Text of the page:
But it’s been seven years, and I’m introducing a new company to mobile design for the first time, so it was time for me to take a refresher course. This book was perfect for that task.

The goal of this book is to teach you what it means to design a website or application first from the mindset of a mobile design. It came about because, before mobile, we designed everything for the computer desktop, and after mobile, that sucked pretty badly all things considered. If you don’t remember the era of m-dot sites and dumbphone sites and total lack of iPhones, well, I envy you a little. (Also, go ask an old person about the Netscape browser wars.)

The book promises no code and to keep things short; it delivers on both promises. At the same time it delivers explanations of why mobile is important, how to think about mobile use cases beyond the idea that everyone is doing things “on the go” (they’re not), and a light but effective introduction to how to think about design elements such as touch areas, hover states, form elements, and page layout in a mobile context.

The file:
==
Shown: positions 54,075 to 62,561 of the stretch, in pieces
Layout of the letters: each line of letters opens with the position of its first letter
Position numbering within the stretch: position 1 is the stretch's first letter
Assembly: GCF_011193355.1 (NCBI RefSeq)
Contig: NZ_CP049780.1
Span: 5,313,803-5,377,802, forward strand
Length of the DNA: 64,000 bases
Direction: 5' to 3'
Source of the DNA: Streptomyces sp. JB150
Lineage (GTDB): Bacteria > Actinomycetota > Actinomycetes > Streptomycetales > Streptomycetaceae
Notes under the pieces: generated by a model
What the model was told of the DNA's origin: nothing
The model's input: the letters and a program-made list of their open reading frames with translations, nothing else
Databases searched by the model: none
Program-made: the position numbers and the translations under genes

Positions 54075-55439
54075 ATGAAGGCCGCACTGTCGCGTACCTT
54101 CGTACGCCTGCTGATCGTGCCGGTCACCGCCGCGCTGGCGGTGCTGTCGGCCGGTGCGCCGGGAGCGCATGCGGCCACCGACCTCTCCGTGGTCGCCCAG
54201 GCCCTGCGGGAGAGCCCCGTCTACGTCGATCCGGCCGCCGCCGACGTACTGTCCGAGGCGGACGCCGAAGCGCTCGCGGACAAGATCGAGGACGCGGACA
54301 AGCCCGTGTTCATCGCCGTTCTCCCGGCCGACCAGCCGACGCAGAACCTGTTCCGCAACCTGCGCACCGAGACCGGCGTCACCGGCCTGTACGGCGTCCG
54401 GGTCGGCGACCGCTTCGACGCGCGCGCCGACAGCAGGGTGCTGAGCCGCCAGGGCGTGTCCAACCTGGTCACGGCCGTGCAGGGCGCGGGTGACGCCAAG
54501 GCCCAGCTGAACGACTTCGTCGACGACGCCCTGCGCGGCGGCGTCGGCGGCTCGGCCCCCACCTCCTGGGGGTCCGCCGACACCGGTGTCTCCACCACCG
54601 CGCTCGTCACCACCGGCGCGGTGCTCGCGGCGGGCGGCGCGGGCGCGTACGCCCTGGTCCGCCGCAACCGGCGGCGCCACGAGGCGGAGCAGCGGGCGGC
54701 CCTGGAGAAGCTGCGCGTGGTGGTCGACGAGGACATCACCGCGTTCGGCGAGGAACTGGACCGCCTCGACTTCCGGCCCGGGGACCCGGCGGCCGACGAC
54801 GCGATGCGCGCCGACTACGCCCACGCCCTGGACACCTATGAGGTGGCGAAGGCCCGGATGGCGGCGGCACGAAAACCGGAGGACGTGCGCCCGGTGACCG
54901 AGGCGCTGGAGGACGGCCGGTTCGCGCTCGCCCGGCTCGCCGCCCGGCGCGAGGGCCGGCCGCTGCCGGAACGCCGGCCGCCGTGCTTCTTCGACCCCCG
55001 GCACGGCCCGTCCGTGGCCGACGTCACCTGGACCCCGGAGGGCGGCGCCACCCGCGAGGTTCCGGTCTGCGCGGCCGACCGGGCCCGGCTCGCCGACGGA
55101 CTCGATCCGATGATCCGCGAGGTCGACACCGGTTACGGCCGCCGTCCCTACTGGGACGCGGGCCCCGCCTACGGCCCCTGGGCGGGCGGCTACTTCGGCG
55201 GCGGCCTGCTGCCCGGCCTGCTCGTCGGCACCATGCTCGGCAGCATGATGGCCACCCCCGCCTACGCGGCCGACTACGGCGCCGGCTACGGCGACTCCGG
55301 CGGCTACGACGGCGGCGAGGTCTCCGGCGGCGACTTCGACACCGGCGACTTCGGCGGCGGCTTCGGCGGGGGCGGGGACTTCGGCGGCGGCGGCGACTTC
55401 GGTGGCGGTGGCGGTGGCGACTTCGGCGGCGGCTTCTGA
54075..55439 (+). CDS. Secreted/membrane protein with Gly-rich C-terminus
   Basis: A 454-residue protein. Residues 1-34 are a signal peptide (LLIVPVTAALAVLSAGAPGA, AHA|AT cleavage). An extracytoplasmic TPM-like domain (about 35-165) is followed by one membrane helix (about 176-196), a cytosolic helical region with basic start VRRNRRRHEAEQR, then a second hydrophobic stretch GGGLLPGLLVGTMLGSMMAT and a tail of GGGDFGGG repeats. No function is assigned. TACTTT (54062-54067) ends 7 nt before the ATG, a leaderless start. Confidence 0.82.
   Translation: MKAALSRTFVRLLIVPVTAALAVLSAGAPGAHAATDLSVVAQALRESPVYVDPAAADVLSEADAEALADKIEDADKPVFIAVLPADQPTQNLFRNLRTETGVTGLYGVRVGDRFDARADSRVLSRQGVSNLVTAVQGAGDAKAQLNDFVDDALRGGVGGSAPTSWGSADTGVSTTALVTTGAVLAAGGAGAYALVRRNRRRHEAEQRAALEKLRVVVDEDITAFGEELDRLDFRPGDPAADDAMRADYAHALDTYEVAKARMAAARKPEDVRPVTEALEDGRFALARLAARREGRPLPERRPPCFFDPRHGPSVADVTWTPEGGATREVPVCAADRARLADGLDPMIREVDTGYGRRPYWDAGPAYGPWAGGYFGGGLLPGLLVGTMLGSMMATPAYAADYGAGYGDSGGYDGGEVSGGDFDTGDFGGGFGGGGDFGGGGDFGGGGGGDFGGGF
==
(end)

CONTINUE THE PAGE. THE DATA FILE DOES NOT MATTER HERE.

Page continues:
I hope that A Book Apart commissions a second edition, because the first edition is pushing close to 10 years old, and a lot has changed in the last 10 years. I’m not honestly confident that it will make as much sense to someone who just joined the industry as it does those of us who were hand-coding our Geocities sites back in the late 1990s. But regardless of the slightly dated statistics (and screenshots) and the assumption that none of us know what this “mobile” thing is, the theories and mindsets introduced are sound. It’s still a valuable read all these years later.

Update December 2018: The paperback is sold out at A Book Apart and I’m hoping that means there’s a new edition coming out! In the meantime, the e-book is a good deal.

Designing for Emotion by Aaron Walter

Designing for Emotion by Aaron Walter is definitely less expensive if you buy it from the publisher, A Book Apart. As of this writing it’s $41 on Amazon and you can get two of them from ABA for that price. Support small press publishers!